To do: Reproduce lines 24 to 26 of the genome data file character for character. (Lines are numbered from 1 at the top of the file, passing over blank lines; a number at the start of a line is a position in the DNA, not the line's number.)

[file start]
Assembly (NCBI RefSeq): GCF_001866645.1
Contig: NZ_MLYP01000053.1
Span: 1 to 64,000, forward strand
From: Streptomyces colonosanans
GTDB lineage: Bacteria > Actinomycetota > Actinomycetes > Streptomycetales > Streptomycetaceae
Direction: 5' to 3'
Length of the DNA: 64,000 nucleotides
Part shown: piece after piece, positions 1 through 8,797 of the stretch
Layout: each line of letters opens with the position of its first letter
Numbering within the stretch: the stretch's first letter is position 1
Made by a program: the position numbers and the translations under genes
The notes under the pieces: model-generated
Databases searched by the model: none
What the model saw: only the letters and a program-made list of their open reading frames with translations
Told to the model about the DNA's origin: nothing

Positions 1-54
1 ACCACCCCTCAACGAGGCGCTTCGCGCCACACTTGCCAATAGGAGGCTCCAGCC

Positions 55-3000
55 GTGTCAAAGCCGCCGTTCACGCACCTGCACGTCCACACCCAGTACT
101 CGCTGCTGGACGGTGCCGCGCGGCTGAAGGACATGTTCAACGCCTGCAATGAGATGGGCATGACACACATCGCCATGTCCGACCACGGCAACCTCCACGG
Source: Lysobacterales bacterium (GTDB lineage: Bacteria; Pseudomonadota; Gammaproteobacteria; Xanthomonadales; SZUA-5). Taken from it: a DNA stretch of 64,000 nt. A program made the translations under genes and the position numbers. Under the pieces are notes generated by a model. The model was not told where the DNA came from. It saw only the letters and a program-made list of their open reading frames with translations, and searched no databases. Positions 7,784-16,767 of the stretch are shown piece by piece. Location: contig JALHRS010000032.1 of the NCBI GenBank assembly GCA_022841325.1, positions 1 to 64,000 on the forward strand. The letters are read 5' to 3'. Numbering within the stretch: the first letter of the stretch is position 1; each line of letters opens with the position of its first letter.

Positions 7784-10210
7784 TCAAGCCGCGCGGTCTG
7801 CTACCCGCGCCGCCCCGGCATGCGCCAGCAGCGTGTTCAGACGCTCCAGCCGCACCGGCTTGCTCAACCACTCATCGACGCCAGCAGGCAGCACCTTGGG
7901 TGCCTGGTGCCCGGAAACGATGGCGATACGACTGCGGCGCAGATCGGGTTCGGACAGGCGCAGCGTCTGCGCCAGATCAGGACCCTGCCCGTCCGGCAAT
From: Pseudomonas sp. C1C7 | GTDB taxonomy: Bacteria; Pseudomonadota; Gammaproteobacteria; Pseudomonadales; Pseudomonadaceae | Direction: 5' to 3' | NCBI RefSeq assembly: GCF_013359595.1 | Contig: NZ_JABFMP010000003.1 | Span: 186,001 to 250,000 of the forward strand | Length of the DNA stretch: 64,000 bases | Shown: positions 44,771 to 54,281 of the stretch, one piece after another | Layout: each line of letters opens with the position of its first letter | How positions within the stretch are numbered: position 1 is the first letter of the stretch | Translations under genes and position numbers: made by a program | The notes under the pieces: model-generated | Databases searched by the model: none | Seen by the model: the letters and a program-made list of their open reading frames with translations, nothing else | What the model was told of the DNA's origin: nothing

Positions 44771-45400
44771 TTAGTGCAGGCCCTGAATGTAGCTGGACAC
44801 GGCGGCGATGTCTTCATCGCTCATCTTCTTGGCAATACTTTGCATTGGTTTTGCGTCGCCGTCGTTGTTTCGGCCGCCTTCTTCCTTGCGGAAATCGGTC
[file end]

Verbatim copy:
7801 CTACCCGCGCCGCCCCGGCATGCGCCAGCAGCGTGTTCAGACGCTCCAGCCGCACCGGCTTGCTCAACCACTCATCGACGCCAGCAGGCAGCACCTTGGG
7901 TGCCTGGTGCCCGGAAACGATGGCGATACGACTGCGGCGCAGATCGGGTTCGGACAGGCGCAGCGTCTGCGCCAGATCAGGACCCTGCCCGTCCGGCAAT
From: Pseudomonas sp. C1C7 | GTDB taxonomy: Bacteria; Pseudomonadota; Gammaproteobacteria; Pseudomonadales; Pseudomonadaceae | Direction: 5' to 3' | NCBI RefSeq assembly: GCF_013359595.1 | Contig: NZ_JABFMP010000003.1 | Span: 186,001 to 250,000 of the forward strand | Length of the DNA stretch: 64,000 bases | Shown: positions 44,771 to 54,281 of the stretch, one piece after another | Layout: each line of letters opens with the position of its first letter | How positions within the stretch are numbered: position 1 is the first letter of the stretch | Translations under genes and position numbers: made by a program | The notes under the pieces: model-generated | Databases searched by the model: none | Seen by the model: the letters and a program-made list of their open reading frames with translations, nothing else | What the model was told of the DNA's origin: nothing